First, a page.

[NOTE: For our regular Friday readers, Axel-in-Charge is taking the week off for the holiday, but we've still got some fantastic news from inside of Marvel. Read on!]
It was the question heard round the world. This week's "Astonishing X-Men" #50 from Marvel Comics came into comic shops with a much ballyhooed storyline involving the engagement of gay X-Man Northstar and his boyfriend Kyle -- or at least Northstar's proposal. Readers of the book will have to pick up #51 to see how the full storyline plays out, but for now, the focus is on the proposal that's already (perhaps predictably) landed on daytime TV, in Scottish Parliament and on the radar of angry conservative activists.
But for artist Mike Perkins and writer Marjorie Liu -- the team who crafted the proposal -- the hot-button nature of the story is less important than its significance for their characters, each of them professing a desire to make the comic and its central wedding-themed scene as romantic and dramatic as possible.
To help go inside the issue, Marvel has provided CBR News with an exclusive look at Perkins' art for the proposal scene with several alternate takes on how it could have gone down. Below, the creative team describes the power of the splash page, the stereotypes they wanted to work against as they aimed for the most natural character moment and the fun Marvel staffers had with the scene once all was said and done.
CBR News: The proposal scene in "Astonishing" #50 is a romantic one in some ways, but a very dramatic one in others. How did the need to complicate Northstar and Kyle's journey for the story impact how this entire scene was staged and drawn?
Mike Perkins: Marjorie had staged everything perfectly, really, and it was just down to me to make sure that I got the right beats and emotional resonances in there. I know, it sounds like an easy task, right (?), but one little line out of place and a face can go from empathy to annoyance in less than a second! At this precise moment in time, Kyle is so embroiled in trying to get his own life back on track after moving to New York that the proposal really comes out of the blue. Northstar may be one of the fastest people alive, but his timing leaves a lot to be desired! There was some discussion as to whether to enact the scene in a park nearer to Northstar and Kyle's apartment, but Bryant Park lent itself to the visual aspect we wanted to portray.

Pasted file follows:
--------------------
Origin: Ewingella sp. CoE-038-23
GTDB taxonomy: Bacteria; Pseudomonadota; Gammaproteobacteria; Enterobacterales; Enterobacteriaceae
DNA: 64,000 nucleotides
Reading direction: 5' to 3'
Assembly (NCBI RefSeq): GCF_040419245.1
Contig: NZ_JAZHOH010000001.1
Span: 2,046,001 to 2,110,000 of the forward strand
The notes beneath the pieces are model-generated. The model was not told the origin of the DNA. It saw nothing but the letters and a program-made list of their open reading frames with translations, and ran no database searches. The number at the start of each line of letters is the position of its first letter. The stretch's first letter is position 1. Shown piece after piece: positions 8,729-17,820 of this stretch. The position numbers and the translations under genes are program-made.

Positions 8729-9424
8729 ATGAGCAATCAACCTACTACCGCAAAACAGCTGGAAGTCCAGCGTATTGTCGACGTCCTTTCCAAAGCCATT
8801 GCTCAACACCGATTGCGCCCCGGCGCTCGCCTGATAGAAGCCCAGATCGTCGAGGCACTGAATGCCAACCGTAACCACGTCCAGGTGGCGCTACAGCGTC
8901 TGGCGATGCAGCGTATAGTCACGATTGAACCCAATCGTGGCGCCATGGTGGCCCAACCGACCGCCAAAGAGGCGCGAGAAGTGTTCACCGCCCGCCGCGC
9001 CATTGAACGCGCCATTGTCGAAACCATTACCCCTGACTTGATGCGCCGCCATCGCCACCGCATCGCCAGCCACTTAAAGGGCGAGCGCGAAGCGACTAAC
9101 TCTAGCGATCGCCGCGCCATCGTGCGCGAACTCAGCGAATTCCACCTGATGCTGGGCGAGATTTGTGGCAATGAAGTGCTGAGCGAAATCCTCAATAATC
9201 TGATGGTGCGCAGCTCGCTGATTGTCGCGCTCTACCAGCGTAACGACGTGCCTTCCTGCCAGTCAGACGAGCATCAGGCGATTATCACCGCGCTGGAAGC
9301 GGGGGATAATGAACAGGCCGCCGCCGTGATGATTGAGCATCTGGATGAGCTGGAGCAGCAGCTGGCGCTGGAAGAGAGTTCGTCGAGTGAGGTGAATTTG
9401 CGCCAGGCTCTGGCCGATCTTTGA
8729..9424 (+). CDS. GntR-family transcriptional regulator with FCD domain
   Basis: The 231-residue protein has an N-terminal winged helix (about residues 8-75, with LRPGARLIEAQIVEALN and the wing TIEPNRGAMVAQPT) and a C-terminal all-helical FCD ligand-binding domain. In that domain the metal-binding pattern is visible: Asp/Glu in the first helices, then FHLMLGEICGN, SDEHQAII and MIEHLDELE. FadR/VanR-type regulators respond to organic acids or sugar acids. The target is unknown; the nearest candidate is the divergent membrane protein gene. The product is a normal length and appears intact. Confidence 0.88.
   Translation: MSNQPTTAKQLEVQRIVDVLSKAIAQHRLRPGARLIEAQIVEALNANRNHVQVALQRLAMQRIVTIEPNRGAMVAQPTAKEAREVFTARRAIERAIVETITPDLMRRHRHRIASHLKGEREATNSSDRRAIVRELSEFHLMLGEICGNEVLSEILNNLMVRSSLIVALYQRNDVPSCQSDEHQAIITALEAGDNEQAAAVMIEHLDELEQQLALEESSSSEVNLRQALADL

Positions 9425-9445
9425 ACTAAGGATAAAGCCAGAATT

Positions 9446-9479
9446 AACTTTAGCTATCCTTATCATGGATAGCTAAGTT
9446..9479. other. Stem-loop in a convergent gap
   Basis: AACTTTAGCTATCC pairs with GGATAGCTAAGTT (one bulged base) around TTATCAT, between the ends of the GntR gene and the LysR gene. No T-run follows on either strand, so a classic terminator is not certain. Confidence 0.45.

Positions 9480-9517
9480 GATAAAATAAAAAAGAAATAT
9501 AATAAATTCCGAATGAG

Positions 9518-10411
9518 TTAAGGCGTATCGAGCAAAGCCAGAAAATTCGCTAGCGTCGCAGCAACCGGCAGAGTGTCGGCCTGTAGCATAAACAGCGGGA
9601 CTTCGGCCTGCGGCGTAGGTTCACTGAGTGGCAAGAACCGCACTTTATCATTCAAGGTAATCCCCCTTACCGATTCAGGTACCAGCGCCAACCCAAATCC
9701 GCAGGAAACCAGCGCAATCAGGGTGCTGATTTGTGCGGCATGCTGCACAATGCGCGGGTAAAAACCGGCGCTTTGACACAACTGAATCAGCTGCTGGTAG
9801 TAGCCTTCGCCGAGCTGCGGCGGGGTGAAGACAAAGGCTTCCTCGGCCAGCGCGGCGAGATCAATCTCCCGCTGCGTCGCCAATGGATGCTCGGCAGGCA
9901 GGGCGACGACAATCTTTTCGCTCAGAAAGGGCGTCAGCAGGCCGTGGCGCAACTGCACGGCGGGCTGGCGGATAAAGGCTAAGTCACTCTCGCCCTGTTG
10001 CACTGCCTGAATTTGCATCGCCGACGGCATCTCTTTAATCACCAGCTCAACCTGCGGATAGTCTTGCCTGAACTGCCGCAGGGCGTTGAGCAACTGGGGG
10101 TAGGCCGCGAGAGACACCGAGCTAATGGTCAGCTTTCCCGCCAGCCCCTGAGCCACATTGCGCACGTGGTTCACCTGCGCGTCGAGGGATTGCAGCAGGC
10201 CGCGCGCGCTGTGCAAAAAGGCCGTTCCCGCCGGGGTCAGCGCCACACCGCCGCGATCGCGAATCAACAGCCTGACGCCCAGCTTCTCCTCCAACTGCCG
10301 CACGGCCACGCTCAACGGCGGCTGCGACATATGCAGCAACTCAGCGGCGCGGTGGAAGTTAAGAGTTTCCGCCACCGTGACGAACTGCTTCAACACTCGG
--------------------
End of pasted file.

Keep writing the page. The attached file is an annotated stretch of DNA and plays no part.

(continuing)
Of course, the real key moment gets its own splash page. Was there ever a doubt that this would be a full-page image for the issue? What kind of power does the story gain from setting that moment apart on such a big canvass?
Marjorie Liu: There was never any doubt that it needed its own page. I mean, it's a proposal! We give fight scenes their own splashes, and this is way more momentous.
Perkins: No doubt at all. This is a strong moment in our run and was deserving of the space allotted. I think setting it apart emphasizes that importance in the respect that there's a beat, a breath if you like, when you have to stop and take in what's happening.
Like I said, the scene was fraught with drama so that the fate of the two is in doubt moving into #51, but even within those kind of "Will they/won't they" boundaries, what do you all think a proposal scene should it express overall?